MG- Duke’s “So In Love With You,” Masters at Work “To Be In Love,” and one of our own - “I’ll Be Waiting.”DP- What has been the highlight DJing moment of your career?
JP & MG- When we both played at the club Pacha on the island of Ibiza back in 2000!DP- From a remixer/producer point of view what has been the career highlight moment?
JP & MG- If not THE highlight, being nominated for a Grammy certainly has to be in the top 2 or 3. DP- Did you go to the Grammy Awards a few weeks ago and if so what was that experience like?
JP & MG- We did attend the Grammy's. There was a pre-telecast ceremony a few hours before the main show when they awarded the non-televised categories, which included our Best Remixer category.
It was a long and surreal day; one we will never forget. DP- Is it true when they say that the real honor is in just being nominated or were you at all disappointed not to win (losing out to the remix of No Doubt’s “It’s My Life)?
You could have gone up there and given one of those tearful speeches thanking one and all.
JP & MG- We were quite happy with just being nominated.
To be honest we thought Basement Jaxx or Jacques Lu Cont were going to win.
We didn’t even bother preparing a speech so it was just as well we didn’t win as a couple of the winners of other categories froze up on there stage and some even started to break down.DP- Any particular artist(s) on your wish list to do production work or a remix project for and why do you want to work with them?
JP- I'm just happy to have been given the opportunity to work with so many talented people over the years
MG- I would love to work with artists like George Benson, or writers I grew up admiring – like Eric Matthew and Daryl Payne. They wrote some great cool dance records for labels such as Prelude.DP- Winter Music Conference in Miami is just around the corner. Will you guys be getting some sun and having fun on South Beach and more importantly do you have any new work that you’ll be debuting down there?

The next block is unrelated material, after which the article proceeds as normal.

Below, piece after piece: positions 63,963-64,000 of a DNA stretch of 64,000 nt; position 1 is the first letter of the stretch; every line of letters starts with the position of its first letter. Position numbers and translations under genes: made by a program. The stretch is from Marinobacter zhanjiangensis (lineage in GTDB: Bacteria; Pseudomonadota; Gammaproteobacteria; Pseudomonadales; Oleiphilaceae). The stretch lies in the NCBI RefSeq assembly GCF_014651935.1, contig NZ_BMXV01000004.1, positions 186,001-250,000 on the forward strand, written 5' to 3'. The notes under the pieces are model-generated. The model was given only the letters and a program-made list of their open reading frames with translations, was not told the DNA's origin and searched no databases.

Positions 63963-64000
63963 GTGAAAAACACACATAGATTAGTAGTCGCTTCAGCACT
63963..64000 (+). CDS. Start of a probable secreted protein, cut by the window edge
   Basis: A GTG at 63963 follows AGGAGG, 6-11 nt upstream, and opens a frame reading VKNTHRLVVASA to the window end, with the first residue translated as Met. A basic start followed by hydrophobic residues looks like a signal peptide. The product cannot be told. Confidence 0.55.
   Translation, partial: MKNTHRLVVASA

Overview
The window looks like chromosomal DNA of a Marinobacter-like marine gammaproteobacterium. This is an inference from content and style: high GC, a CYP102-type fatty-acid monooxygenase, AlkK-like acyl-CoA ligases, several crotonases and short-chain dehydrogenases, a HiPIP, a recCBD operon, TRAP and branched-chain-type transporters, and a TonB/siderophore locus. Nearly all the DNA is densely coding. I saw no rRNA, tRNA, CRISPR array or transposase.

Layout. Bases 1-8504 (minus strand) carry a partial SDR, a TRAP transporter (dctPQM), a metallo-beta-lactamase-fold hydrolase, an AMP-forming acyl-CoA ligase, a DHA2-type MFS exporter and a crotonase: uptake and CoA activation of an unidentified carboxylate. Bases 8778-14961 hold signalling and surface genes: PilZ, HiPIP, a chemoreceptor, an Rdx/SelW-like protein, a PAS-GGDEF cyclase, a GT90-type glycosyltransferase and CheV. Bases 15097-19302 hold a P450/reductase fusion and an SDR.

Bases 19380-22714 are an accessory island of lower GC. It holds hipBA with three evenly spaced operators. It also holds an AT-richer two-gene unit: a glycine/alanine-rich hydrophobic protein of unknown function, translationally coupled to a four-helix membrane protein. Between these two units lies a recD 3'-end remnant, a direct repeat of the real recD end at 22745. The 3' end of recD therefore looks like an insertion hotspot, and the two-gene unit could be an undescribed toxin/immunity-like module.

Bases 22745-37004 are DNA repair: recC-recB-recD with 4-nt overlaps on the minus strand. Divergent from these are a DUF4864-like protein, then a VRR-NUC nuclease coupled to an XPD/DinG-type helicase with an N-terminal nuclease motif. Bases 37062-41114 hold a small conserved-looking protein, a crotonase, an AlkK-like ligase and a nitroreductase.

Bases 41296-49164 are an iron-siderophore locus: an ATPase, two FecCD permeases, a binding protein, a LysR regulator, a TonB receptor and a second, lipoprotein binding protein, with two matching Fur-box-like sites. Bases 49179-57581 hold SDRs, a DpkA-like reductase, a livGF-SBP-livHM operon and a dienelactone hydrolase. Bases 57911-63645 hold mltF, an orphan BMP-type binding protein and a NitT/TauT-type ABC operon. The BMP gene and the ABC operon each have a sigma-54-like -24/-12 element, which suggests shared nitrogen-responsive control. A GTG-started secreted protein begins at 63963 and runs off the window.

JP & MG- We probably won’t be going to WMC this year.
We only go every couple of years. Our manager will probably be there promoting our new Full Intention material and getting every one hyped up for the release of our 10th Anniversary album which is coming out later in the Summer.
We have a single – “I Believe In You” - that will be released to promote the album. DP- Has the advent and growing popularity of internet sites such as Traxsource and Beatport (as well as iTunes and Real Music’s Rhapsody) been monetarily beneficial to you guys and other dance music artists and producers, or is there still a significant problem being caused by file-sharing sites?
MG- File sharing is still a big issue as many artists have noticed a drop in sales due to this. One way around this is to put your catalogue on as many legal downloading sites as possible.
JP- Paying $1 for a track seems pretty reasonable to me. DP- Defected Records recently released a version of Soul Central’s remake of the classic “Strings of Life” with newly penned lyrics and a vocal performance by Kathy Brown. Some purists have cried “foul” and declared this an act of electronica high treason while others see this as an innovative method to introduce this incredible piece of Detroit techno sound to a broader dance music audience. On what side of the argument do you fall on?
JP & MG- It’s always difficult when a classic record is re-done. We liked the instrumental version but to be honest we were not feeling the vocal.
That's only a personal view and the record did pretty well in the UK reaching number 6 in the national charts.